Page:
Friday, August 22, 2008

The Things You Achieve With A Bit Of Iniciativa

We’ve been given another lesson this week on the dangers involved in trying to run a minority government. Only a last minute deal with Iniciativa per Catalunya, the Catalan wing of Izquierda Unida, avoided an unwanted appearance by Zapatero in the Spanish parliament to explain the government’s position on the funding of the country’s autonomous comunidades. Iniciativa’s deal with the government earned them some criticisms from the Catalan nationalists for breaking the common front they had tried to maintain in the battle to get a better funding deal. The same nationalists could have sided with a proposal from the Partido Popular to force Zapatero’s appearance, but in the end they decided that it wasn’t so essential and so it will be Finance Minister Pedro Solbes who will gently induce a parliamentary coma with his detailed explanation of the finer points of the issue.

The real danger for the government is that failure to present a funding plan acceptable to the Catalan parties means that they may not have sufficient parliamentary support to approve next year’s budget. It’s not the end of the world, the existing budget can always be extended, but it would be a highly symbolic demonstration of isolation for the government. Apart from that, with the economic situation expected to be even worse next year then the government budget needs to be adapted to deal with that. With tensions running high between the governing PSOE and the Basque nationalist PNV, the quickest route to a parliamentary majority still lies in an understanding with Convergencia i Unió.

All the coverage of the funding issue might lead people to believe that it’s just an issue between the government and Cataluña. This is not really the whole story, the current funding mechanism is based on a 10 year old census which doesn’t take into account the impact of most of the immigration that Spain has received in that period. Given the uneven distribution of immigration, that means that some regions are more affected than other in terms of greater demand for services that is not being adequately funded. The other key issue is that of how redistribution of income is calculated between the wealthier regions and the poorer ones. This has led to some strange alliances as the richer regions call for a system which prioritises population and which restricts the redistributive effect to key services. The poorer regions want more weight given to other factors such as geographical extension or age distribution in the population.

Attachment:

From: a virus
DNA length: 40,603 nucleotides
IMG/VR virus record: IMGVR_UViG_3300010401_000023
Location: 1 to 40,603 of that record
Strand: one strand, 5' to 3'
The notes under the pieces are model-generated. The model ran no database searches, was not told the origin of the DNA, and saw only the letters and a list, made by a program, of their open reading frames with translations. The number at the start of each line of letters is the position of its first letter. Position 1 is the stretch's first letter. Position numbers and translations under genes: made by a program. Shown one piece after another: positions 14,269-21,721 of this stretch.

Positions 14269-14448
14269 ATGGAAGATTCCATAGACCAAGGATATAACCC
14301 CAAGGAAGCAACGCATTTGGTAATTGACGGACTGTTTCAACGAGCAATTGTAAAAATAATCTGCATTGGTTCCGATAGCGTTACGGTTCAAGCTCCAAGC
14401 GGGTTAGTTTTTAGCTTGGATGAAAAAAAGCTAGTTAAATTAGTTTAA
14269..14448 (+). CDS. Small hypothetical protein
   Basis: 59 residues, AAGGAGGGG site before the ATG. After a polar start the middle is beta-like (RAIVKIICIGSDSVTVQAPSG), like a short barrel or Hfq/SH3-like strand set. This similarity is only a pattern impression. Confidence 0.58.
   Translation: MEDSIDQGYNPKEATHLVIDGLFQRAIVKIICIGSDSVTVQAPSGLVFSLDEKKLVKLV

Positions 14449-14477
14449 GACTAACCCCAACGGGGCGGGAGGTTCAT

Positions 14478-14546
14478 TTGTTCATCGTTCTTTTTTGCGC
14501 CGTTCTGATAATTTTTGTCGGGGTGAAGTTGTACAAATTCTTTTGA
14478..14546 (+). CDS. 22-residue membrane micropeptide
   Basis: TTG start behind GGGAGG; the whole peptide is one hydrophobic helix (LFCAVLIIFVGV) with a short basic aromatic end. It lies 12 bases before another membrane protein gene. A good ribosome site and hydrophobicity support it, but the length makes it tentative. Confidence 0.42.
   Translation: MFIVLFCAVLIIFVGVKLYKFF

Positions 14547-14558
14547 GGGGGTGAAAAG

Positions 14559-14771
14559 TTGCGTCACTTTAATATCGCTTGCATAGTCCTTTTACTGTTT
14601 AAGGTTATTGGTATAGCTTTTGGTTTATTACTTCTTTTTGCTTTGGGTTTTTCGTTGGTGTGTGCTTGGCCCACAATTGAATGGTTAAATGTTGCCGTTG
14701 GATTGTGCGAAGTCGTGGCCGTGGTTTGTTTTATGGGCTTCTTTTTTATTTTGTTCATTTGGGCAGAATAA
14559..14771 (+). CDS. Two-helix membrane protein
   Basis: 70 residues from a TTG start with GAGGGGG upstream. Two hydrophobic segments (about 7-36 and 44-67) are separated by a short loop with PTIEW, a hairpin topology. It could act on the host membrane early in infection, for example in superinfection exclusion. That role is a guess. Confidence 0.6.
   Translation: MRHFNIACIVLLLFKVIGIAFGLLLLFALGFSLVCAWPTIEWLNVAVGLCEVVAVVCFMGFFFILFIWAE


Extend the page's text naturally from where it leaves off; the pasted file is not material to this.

In the boom years the way out for the government would have been to inject more money into the system so that everyone was kept happy. Now tax revenues are falling and there isn’t a huge pot of money to solve the issue. The way forward probably lies in creating a system so complicated and with so many different factors that nobody can really understand it. This would be a Solbes kind of approach to the issue, but it may not be enough. According to their agreement with Iniciativa the government now has a three month deadline to reach an agreement with Cataluña, it’s not going to be an easy task but the chances of this government seeing out its full term could possibly depend on the outcome.

No comments: